It’s been two decades since the O.J. Simpson murder trial captivated America, and FX’s new crime drama series The People v. O.J. Simpson: American Crime Story has turned the spotlight right back on those who played a part in the original controversial trial. The series gave fresh eyes to the engrossing murder case and revisited the frustrations some felt, as well as the relief others experienced when the jury found Simpson not guilty of the crimes for which he had been convicted. In fact, for the most part, all eyes were on the jurors in this case (little did they know that their verdict would define a generation). After sharing such an impacting and intimate 265 days sequestered with each other 21 years ago, the question remains: Does the O.J. Simpson jury still talk?
It’s hard to say whether or not the 12 jurors responsible for the acquittal stay in touch. In the aftermath of the trial that divided a nation, several of those jurors made media appearances, gave interviews defending their decision and the lack of evidence to convict Simpson, and some even wrote books about their experiences as jurors on one of the most infamous trials in American history.
“Who would’ve thought we’d still be talking about it 20 years later,” juror David Aldana told ABC News. “I’ve lost friends. People that I knew who didn’t want to talk to me anymore...a few couple of fistfights [over the Simpson verdict].”
Some jurors, including Aldana, have spoken with the media recently to defend the controversial verdict after the series put them back in the hot seat. “What we were given, do I think he did it?” Aldana said to ABC News. “Yeah, there’s a shot that he did do it but, then, on the other hand, the evidence didn’t prove it.”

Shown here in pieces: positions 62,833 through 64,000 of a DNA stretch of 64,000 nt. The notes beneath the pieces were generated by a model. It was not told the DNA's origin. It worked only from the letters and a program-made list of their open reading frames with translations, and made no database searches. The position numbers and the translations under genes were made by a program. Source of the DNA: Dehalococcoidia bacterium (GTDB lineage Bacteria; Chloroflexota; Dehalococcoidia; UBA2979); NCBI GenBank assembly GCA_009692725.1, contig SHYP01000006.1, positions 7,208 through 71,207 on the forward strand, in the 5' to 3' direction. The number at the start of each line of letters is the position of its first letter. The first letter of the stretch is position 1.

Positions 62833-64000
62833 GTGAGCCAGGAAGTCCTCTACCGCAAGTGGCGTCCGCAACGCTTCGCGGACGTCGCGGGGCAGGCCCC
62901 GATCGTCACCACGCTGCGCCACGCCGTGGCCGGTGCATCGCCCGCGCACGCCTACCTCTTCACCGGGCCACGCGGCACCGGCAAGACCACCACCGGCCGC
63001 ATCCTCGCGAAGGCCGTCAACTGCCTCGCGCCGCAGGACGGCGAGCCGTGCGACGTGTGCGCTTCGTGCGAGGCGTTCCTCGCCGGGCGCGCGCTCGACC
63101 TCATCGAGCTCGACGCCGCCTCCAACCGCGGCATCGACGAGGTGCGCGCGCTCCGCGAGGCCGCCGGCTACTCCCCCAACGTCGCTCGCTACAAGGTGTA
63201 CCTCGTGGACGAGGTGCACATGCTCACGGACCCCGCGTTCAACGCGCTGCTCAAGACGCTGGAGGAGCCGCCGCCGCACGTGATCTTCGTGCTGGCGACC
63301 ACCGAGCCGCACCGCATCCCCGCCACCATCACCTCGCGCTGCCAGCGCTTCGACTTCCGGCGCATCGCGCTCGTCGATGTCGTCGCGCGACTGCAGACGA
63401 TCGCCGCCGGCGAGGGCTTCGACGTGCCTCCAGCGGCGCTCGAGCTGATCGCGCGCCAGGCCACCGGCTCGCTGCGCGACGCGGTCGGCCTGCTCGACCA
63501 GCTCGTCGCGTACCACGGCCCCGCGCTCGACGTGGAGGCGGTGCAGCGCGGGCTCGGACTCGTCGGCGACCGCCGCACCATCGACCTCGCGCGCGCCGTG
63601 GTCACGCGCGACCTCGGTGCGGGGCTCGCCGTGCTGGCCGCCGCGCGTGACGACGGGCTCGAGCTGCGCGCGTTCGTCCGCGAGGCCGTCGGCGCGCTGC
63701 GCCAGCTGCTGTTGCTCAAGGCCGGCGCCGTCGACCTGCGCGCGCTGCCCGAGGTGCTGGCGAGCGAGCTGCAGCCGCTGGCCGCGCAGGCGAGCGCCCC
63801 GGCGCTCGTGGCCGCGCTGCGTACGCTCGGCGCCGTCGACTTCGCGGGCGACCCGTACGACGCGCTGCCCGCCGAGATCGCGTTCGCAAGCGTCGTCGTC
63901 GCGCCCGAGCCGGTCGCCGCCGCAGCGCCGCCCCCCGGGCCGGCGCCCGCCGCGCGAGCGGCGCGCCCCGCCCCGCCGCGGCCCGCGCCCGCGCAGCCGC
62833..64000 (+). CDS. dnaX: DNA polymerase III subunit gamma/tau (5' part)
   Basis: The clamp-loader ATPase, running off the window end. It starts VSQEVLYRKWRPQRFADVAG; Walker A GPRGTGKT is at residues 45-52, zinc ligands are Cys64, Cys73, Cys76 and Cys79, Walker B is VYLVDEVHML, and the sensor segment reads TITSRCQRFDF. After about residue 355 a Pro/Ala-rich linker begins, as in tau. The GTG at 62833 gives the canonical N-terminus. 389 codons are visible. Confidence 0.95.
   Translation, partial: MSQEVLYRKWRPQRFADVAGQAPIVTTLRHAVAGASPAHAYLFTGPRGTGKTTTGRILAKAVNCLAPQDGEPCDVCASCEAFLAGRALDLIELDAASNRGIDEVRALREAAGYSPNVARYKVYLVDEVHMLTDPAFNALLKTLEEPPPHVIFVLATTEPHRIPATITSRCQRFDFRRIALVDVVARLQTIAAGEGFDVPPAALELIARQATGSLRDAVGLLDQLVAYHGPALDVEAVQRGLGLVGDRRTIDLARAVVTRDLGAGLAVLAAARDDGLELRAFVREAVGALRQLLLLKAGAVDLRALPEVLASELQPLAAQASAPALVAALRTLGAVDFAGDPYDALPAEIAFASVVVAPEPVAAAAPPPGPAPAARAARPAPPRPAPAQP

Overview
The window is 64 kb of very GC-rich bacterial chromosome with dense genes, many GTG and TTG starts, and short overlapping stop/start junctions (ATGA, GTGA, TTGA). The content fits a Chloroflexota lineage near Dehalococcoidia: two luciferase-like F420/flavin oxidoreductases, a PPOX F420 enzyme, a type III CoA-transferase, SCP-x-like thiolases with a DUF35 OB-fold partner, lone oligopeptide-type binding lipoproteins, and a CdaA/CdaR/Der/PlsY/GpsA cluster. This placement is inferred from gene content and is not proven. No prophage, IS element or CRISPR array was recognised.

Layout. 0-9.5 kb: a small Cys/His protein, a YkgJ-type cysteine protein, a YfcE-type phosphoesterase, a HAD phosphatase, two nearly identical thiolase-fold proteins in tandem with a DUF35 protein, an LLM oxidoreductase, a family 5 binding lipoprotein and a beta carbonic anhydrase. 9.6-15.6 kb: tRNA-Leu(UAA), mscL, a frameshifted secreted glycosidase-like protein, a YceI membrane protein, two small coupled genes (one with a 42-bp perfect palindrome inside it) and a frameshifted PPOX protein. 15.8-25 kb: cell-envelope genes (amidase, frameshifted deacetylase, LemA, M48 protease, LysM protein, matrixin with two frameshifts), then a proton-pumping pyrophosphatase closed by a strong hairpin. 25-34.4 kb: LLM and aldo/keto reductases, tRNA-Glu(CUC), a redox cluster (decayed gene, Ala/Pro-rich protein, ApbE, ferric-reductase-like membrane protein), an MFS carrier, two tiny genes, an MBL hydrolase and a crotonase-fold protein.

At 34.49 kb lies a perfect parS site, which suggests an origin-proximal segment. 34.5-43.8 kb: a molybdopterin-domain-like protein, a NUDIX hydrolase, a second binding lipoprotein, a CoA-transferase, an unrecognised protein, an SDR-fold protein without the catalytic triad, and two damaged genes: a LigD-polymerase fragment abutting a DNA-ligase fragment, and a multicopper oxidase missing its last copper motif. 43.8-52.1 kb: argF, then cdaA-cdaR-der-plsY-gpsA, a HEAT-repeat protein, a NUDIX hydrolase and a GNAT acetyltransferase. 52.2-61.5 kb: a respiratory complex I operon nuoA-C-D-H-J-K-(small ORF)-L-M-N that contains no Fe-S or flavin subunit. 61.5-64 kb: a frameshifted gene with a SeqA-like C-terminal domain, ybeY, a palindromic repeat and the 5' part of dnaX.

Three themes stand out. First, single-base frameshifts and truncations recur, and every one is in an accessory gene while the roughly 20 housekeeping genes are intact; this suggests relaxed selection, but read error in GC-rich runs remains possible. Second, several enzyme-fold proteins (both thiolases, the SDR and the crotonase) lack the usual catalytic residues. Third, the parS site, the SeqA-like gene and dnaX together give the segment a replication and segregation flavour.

Back in September, before the release of the series, juror Yolanda Crawford sat down with Meredith Vieira and met Kim Goldman, Ron Goldman’s sister, for the first time since the not guilty verdict was read.
“I’m sorry that I couldn’t give you what you were looking for,” Crawford said to Goldman regarding the verdict. “I felt like we followed the instructions of the judge and the system and it called for a not guilty verdict because, I want to say, of the reasonable doubt.”
Even last year, Aldana told NBC Los Angeles he still isn’t sure today if Simpson is actually guilty of murder.
“On the evidence that they gave me to evaluate, it was crooked by the cops,” he said to NBC. “The evidence give to me to look at, I could not convict. Did he do it? Maybe, maybe not [but I didn’t have enough evidence].” Aldana added he knew there was nothing further he (or any of the other jurors) could have differently back then, and that seems to ring true for the other jurors who have decided to speak out today.
The jury is definitely still talking — to the media and a variety of talk show hosts — but to be certain if they still chat with each other and discuss the ifs, ands, and buts of the trial, well, the jury is still out on that one.